Tuesday, January 12, 2010

Correction and Confession

Ok, so January has turned out to be less of a "slump" than I had hoped, as evidenced by my lack of posting. One of my "resolutions" (not specifically aligned with New Year's) was to keep up my blog better than I have been. :) Who can actually do all the things they wish they would really do? Some people like to think that I do just go for whatever I wish to in life, but I find myself to be a little disappointing sometimes. I may live alternatively like I want to, but there is so much about how I do things personally that I would like to change.

That leads me to a recent article published about me on the blog of an international journalism student in the UK. She paints a very rosy, "pedestalizing" picture of me and of Freeganism. I don't know how she got the idea that Freegans don't use money, or at least that I don't use money. It does seem to be a common misconception. Some freegans have reached that point in their application of the freegan ideals, and I aspire to be that strong. In the community I live in, however, members of the house receive a $15/week stipend, which doesn't seem like much to some people. But when your needs are provided for just by definition of living communally (mutual giving and sharing of our time and resources includes food and a space in the huge house the 20 of us share), any extra money is just that - extra. And when you have extra money in your pocket, you're probably going to end up spending it, even if your ideals are against the spending of money on yourself. Well, that's how I have a cellphone and go out drinking occasionally (now you know).

There are valid arguements in favor of using money in order to do good. I do happen to agree with that, as long as the money comes from a valid source. I mean, that's how the Catholic Worker and the JCs operate at all. In order to do humanitarian or educational work, there is some level of compromise with the system that goes on. It's rather unfortunate and drives me crazy, but it's true. I don't know that one could live entirely on the outside of the economy and still provide for needs on the large scale that the CW does. However, they do what they can to minimize thier involvement with the structures of power, such as not taking any money from the governments to fund their work. The LACW is not a 501(c)3 tax-exempt cooperation and doesn't ever want to be. It means a little inconvience for us and our donors sometimes, but it's a way to express the beliefs of the group.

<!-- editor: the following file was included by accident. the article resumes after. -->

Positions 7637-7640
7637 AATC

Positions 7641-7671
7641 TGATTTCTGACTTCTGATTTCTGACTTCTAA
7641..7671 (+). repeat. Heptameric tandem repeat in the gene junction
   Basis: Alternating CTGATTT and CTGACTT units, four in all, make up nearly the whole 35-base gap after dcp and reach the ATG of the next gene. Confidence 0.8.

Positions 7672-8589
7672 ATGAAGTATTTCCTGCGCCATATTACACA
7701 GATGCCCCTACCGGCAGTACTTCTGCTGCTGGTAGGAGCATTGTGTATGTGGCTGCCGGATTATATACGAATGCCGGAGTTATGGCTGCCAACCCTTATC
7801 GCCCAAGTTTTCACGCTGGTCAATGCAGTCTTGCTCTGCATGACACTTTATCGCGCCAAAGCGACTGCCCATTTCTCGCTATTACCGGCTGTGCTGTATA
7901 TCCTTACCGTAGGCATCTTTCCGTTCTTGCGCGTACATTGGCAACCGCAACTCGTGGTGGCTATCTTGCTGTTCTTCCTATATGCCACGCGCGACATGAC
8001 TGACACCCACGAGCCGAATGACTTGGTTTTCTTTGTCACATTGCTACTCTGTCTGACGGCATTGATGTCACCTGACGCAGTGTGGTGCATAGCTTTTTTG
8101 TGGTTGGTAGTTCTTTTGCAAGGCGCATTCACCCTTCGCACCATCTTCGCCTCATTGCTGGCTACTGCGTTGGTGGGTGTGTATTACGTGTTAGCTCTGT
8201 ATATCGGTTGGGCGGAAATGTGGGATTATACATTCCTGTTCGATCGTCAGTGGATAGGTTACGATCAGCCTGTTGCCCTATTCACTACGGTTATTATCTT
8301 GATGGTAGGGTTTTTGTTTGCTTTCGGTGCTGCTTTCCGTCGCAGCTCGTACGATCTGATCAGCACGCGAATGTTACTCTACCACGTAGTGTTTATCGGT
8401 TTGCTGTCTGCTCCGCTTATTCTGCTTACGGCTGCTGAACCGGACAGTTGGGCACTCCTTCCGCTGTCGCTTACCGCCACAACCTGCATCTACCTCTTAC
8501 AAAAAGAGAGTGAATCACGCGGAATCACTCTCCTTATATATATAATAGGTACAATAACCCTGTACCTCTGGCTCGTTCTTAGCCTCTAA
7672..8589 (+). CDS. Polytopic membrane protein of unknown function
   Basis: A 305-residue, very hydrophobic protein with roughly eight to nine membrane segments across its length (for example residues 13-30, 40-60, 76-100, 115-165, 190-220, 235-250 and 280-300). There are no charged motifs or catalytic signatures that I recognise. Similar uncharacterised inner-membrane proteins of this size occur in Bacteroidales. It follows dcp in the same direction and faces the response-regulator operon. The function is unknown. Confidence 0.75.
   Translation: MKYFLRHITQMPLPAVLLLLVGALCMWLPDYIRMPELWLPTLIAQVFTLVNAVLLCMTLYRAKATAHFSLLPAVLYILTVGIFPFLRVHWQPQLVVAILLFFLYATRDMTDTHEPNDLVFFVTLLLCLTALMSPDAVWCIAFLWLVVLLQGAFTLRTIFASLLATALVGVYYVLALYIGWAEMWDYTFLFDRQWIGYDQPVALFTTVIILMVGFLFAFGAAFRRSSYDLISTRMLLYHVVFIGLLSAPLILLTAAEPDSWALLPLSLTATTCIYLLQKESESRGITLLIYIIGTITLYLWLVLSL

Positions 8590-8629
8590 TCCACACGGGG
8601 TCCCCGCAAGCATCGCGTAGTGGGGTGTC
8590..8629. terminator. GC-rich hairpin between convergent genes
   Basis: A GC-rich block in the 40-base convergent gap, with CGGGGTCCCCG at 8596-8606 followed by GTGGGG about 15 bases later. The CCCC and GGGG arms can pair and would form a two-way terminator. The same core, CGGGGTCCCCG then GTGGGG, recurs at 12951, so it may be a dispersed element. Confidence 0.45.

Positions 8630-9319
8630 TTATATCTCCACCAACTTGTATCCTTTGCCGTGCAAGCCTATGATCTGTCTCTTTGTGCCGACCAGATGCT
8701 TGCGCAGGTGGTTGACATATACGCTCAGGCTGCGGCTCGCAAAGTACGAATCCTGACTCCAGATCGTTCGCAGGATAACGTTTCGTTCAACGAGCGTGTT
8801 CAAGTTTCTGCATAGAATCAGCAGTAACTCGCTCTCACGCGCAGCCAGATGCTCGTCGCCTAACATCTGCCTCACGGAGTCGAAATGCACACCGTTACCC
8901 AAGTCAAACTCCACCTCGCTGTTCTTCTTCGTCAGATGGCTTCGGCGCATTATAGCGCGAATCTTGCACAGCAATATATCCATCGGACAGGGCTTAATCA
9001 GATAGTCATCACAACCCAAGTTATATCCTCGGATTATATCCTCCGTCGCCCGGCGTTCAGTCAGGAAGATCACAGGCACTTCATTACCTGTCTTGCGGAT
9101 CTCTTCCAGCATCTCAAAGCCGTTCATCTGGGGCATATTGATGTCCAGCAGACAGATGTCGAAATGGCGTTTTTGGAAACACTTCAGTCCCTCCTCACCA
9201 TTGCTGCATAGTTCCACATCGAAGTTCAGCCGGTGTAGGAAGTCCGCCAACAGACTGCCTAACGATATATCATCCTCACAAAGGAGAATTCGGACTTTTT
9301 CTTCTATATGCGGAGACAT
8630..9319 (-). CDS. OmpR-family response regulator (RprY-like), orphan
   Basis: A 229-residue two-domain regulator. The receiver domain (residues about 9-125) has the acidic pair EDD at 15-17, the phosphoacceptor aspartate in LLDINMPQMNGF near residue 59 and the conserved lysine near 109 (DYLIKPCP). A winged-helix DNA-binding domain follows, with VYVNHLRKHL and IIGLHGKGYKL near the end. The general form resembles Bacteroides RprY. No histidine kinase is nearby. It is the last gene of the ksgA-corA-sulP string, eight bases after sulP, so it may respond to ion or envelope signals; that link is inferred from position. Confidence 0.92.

From freegan.info's "philosophy" page: Freeganism is a total boycott of an economic system where the profit motive has eclipsed ethical considerations and where massively complex systems of productions ensure that all the products we buy will have detrimental impacts most of which we may never even consider. Thus, instead of avoiding the purchase of products from one bad company only to support another, we avoid buying anything to the greatest degree we are able.

And even if I did not spend my stipend and lived completely without using money, it would not be that great of a feat. I get my food for free quite easily (if not from the dumpsters, then from the shared donated food we eat at the house), have clothes given to me by friends and my younger sisters and have a free place to stay, in return for my time doing something I want to do anyway. It seems like much too easy a life. Sigh.

EDIT: another correction to another common misconception - the community (Los Angeles Catholic Worker) is not a freegan organization, nor do any members besides myself claim to be freegan. I know other freegans just like me, though, who live in communities of alternative lifestyles and still use money, hesistantly or not. 

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